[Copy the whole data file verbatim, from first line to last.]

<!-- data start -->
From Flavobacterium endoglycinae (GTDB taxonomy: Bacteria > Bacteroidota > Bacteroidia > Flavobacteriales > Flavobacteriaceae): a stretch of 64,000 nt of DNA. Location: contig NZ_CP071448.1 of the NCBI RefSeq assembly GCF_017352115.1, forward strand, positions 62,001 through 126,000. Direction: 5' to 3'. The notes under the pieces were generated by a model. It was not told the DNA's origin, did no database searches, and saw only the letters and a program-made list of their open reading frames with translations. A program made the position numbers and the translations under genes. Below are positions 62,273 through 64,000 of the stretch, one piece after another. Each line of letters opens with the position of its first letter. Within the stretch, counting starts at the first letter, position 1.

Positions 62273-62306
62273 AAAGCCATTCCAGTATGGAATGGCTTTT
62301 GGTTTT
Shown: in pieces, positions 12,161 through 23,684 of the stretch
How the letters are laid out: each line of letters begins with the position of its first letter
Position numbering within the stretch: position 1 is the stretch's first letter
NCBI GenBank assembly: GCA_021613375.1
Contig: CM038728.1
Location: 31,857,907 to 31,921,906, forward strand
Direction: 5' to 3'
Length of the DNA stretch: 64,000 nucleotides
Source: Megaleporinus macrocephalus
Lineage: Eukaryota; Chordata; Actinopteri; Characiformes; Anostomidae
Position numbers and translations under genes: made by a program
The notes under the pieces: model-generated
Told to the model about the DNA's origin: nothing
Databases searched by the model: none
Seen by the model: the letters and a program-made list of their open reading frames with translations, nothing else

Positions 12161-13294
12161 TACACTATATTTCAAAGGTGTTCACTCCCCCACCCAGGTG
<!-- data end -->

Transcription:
From Flavobacterium endoglycinae (GTDB taxonomy: Bacteria > Bacteroidota > Bacteroidia > Flavobacteriales > Flavobacteriaceae): a stretch of 64,000 nt of DNA. Location: contig NZ_CP071448.1 of the NCBI RefSeq assembly GCF_017352115.1, forward strand, positions 62,001 through 126,000. Direction: 5' to 3'. The notes under the pieces were generated by a model. It was not told the DNA's origin, did no database searches, and saw only the letters and a program-made list of their open reading frames with translations. A program made the position numbers and the translations under genes. Below are positions 62,273 through 64,000 of the stretch, one piece after another. Each line of letters opens with the position of its first letter. Within the stretch, counting starts at the first letter, position 1.

Positions 62273-62306
62273 AAAGCCATTCCAGTATGGAATGGCTTTT
62301 GGTTTT
Shown: in pieces, positions 12,161 through 23,684 of the stretch
How the letters are laid out: each line of letters begins with the position of its first letter
Position numbering within the stretch: position 1 is the stretch's first letter
NCBI GenBank assembly: GCA_021613375.1
Contig: CM038728.1
Location: 31,857,907 to 31,921,906, forward strand
Direction: 5' to 3'
Length of the DNA stretch: 64,000 nucleotides
Source: Megaleporinus macrocephalus
Lineage: Eukaryota; Chordata; Actinopteri; Characiformes; Anostomidae
Position numbers and translations under genes: made by a program
The notes under the pieces: model-generated
Told to the model about the DNA's origin: nothing
Databases searched by the model: none
Seen by the model: the letters and a program-made list of their open reading frames with translations, nothing else

Positions 12161-13294
12161 TACACTATATTTCAAAGGTGTTCACTCCCCCACCCAGGTG